I puffed a bit at this because I, myself, have read my Kindle on some elegant trains.
But after my somewhat defensive fog began to clear, I realized that, to some degree, she might be right--at least when it comes to me.
I do know some things about beauty. In fact, I can tell you the difference--according to Edmund Burke--between the beautiful and the sublime. I can also discuss how the picturesque is different from both of these. I am especially moved by the sublime in both nature and literature.
But when it comes to aesthetics, especially in terms of visual artifice--I am woefully inept and indifferent.
- In college, I would wear turquoise sweatpants with a red NCAA championship sweatshirt. With Reeboks. (A look which earned much astonishment and derision from my fashion-savvy cousin.)
- I don't like to shop.
- The only new clothing items I've purchased in the past six months (or year?) are some t-shirts from Kohls.
- I only wear natural fibers.
- I chose my couches because they don't show dirt, and all four sections recline.
- I only purchase cars that I can sleep in, if necessary. My last car was a pickup truck. Now, I drive a minivan, and I love it.
- I rarely buy shoes.
- My favorite shoes are Chaco flip-flops. I also like Danskos, Borns, and my very old pair of second-hand Naturalizer black boots.
- I've been carrying the same Fossil purse for about a year-and-a-half. Still going strong.
- I don't wear make-up.
- I don't blow dry my hair.
- The glider that we got when our baby was born? Seven years later, it's still a central piece of furniture in our living room*.
- The only art on my walls is by my children or my mother (all beautiful, I think).
- I like quilts and knits more than I like paintings.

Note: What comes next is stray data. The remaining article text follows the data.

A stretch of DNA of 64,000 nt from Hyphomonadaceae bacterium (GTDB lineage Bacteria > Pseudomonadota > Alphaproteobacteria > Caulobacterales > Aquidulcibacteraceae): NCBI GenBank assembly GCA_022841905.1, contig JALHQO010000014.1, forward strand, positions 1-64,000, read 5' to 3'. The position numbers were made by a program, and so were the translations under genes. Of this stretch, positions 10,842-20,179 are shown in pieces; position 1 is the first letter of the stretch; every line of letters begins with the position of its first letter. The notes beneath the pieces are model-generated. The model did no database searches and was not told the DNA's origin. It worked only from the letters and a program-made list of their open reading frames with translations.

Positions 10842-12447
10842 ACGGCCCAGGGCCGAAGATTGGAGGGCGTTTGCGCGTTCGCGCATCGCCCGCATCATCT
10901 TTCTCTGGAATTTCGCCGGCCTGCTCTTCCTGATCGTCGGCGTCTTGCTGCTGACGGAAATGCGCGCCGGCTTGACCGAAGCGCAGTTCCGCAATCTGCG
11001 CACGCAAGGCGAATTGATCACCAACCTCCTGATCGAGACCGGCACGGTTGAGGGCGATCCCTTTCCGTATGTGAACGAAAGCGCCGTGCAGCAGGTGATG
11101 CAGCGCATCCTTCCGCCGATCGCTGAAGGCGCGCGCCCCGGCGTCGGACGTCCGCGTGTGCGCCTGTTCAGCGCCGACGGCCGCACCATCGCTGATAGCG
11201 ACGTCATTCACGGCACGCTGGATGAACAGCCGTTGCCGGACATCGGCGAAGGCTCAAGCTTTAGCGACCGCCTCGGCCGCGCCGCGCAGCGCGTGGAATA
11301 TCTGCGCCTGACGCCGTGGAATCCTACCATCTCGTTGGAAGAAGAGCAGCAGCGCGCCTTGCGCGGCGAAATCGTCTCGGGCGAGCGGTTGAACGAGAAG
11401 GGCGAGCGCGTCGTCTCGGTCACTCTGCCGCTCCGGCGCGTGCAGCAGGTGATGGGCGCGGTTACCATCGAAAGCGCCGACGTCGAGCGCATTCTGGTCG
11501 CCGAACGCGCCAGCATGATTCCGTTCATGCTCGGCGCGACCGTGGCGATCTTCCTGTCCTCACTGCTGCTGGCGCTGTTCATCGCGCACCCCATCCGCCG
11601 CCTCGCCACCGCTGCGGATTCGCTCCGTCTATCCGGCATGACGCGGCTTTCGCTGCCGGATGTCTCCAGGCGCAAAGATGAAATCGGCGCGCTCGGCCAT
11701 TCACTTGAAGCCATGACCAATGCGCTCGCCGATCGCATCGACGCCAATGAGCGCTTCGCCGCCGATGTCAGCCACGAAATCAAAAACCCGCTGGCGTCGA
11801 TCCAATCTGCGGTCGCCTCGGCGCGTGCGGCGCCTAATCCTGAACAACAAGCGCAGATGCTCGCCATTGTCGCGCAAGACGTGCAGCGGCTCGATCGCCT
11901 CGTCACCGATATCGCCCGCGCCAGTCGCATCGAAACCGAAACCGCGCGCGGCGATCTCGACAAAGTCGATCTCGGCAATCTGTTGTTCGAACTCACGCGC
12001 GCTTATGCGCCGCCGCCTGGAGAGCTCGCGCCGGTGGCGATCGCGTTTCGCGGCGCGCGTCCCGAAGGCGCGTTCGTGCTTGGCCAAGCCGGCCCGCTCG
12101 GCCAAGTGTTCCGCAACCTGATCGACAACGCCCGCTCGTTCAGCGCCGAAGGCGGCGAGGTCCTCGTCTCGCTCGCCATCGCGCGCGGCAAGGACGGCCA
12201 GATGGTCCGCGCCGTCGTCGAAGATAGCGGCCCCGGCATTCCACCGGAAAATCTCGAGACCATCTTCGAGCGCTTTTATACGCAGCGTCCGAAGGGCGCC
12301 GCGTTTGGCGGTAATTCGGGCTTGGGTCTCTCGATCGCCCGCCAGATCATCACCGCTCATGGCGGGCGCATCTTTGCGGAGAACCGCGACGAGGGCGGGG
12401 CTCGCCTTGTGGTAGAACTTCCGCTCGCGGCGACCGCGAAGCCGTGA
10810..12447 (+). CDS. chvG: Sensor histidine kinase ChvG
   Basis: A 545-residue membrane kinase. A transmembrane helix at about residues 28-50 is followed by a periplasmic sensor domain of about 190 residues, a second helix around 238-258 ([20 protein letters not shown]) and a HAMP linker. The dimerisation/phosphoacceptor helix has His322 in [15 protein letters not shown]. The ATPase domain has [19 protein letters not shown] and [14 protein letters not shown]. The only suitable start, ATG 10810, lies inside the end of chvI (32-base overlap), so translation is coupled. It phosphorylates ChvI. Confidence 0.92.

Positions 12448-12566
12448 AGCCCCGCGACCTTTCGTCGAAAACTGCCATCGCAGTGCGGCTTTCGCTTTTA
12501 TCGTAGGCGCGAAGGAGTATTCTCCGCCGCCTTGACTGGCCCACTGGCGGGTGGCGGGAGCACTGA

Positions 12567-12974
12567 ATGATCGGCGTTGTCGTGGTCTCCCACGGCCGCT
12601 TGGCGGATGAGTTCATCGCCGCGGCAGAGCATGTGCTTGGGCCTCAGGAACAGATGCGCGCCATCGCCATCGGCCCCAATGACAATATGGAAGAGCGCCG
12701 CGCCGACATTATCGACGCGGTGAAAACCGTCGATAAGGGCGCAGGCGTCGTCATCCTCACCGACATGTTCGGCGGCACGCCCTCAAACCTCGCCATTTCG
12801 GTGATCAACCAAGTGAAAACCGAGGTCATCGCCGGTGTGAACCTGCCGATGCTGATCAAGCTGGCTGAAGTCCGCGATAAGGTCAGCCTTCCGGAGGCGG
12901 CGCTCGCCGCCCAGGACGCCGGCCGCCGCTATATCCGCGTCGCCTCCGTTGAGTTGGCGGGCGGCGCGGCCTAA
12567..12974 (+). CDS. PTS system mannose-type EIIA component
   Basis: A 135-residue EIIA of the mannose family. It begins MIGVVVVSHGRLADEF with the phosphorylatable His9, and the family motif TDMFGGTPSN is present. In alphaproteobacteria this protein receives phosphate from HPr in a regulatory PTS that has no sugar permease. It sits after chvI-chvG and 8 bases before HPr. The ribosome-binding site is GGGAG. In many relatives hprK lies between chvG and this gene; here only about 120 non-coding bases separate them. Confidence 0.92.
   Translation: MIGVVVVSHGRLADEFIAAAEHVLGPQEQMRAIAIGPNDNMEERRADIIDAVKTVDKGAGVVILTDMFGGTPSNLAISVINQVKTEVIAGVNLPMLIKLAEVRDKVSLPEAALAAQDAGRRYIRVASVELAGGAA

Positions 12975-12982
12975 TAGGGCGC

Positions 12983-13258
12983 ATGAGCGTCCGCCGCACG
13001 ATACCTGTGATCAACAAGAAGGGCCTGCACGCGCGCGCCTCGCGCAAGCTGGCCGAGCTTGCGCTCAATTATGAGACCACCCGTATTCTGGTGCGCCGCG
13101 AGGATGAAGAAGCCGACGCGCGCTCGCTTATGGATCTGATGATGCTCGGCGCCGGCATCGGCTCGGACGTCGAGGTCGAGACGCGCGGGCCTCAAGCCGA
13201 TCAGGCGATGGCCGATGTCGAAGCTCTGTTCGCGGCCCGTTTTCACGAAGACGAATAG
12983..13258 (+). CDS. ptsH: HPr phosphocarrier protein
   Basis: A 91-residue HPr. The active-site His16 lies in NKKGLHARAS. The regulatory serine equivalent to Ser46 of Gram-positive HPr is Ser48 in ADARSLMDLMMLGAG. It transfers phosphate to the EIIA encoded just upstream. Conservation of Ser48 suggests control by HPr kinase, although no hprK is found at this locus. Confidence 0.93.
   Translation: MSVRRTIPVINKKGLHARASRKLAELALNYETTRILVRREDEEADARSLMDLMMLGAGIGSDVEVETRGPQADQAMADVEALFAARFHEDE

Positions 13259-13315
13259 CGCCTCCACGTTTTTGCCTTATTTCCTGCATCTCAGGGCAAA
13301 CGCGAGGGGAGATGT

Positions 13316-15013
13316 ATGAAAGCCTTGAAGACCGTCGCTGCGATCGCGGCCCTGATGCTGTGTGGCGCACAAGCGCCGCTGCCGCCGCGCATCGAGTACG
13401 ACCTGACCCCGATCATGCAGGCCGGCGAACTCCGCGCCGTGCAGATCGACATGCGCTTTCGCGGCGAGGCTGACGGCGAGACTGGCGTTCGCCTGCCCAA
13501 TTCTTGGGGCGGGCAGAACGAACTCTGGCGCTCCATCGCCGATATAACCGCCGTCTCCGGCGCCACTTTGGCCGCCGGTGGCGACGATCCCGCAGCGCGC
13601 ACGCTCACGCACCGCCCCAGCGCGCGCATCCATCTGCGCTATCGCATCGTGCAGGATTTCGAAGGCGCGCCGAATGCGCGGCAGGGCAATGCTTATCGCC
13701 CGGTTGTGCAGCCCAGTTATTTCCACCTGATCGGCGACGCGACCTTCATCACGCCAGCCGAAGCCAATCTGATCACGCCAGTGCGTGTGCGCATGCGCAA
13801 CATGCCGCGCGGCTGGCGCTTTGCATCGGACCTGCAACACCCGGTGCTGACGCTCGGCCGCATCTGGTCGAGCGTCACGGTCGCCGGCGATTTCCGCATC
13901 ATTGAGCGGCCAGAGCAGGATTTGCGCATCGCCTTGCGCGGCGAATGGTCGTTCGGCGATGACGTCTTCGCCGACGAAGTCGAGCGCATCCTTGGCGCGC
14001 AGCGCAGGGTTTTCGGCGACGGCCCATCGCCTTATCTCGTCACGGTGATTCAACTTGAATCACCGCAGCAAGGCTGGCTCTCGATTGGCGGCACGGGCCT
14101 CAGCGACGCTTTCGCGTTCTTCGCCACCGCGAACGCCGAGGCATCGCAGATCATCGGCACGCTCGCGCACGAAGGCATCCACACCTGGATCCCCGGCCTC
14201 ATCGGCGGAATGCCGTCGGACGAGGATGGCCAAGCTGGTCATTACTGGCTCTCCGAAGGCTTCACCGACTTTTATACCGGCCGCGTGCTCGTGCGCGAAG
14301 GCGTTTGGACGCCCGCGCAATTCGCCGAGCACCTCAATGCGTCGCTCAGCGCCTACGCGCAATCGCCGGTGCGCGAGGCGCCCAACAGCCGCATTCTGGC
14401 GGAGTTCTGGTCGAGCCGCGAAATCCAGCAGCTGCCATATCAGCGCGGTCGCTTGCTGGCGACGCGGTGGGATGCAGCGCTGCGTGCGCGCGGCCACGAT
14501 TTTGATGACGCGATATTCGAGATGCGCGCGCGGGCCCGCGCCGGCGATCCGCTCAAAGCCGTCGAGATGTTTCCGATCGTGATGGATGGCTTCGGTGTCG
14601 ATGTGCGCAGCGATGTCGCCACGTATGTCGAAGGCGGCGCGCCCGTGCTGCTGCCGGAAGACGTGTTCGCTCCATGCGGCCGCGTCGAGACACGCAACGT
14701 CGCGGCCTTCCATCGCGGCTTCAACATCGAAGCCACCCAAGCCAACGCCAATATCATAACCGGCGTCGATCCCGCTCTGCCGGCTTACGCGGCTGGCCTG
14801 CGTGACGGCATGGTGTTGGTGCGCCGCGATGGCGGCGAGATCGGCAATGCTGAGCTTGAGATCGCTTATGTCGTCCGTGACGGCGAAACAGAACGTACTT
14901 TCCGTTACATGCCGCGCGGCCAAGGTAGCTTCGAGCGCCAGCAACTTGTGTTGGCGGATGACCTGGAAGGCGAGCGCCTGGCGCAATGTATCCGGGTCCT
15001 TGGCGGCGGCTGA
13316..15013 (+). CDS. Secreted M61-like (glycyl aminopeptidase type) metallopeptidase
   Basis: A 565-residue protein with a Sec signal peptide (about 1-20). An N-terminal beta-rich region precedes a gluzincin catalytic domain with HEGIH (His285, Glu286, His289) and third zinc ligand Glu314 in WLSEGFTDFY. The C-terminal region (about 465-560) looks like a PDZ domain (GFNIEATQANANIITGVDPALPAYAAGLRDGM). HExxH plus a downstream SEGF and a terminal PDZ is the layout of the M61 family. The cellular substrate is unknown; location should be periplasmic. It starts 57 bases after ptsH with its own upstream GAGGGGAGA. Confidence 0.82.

- I like stunning, spare prose much more than complex, lyrical poetry.
- When I worked at a used bookstore, I was not very interested in the rare books. I didn't associate much "value" with the book objects**.
So is it any surprise that I like the Kindle? I suppose not. Granted, for a long time, I didn't want one. I couldn't imagine wanting one. But then, about a year ago, I suddenly wanted one real bad. At first, I loved it. Loved. it. And I still do. But, admittedly, I find that, sometimes, I like to read a hard-copy novel. It's not that I rarely handle "real" books. As an English instructor and PhD student, I handle books every day. But, every once in a while, these are not enough, and I like the feel of a hard-copy novel in my purse or in my hands at bed time.
But I don't think it's the beauty of books that I miss. It's the tactile experience. It's the way a book affects all of my senses. When you pick up a hard-copy book, your brain has at least five seconds to prepare for the words, to orient itself to that particular book and all of its bookish nature (the size, the cover, the font, the feel of the pages, the smell). But with the Kindle, much of that is lost. No matter what book you're reading, you're picking up the same thing--the size, color, and font remain the same--and the brain does not receive diverse imagistic and tactile cues. And my brain misses those cues. And some books just smell so good.
But the Kindle is practical, and I'm a practical girl. It's easy to pack. I don't have to decide which books to pack. I can download a book in just a few seconds. Voila.
So my friend is probably right. Or perhaps I would say that though I do know a few things about Beauty, I am often insensitive to it. The sublime? Yes. I am moved by it. The beautiful? Not always so much.
But. right now, I need to finish this post so I can go curl up with my Kindle and get through the third book in the Hunger Games series. So there. Now you know the truth. Good Enough Woman is a Philistine.
*And even I am bothered by this.
**But there are some old books that do move me. Usually old books--books made with leather and amazing materials. Or original editions of Charles Dickens literary magazines. Things like that. But I am not moved by, say, a first edition copy of Interview with the Vampire.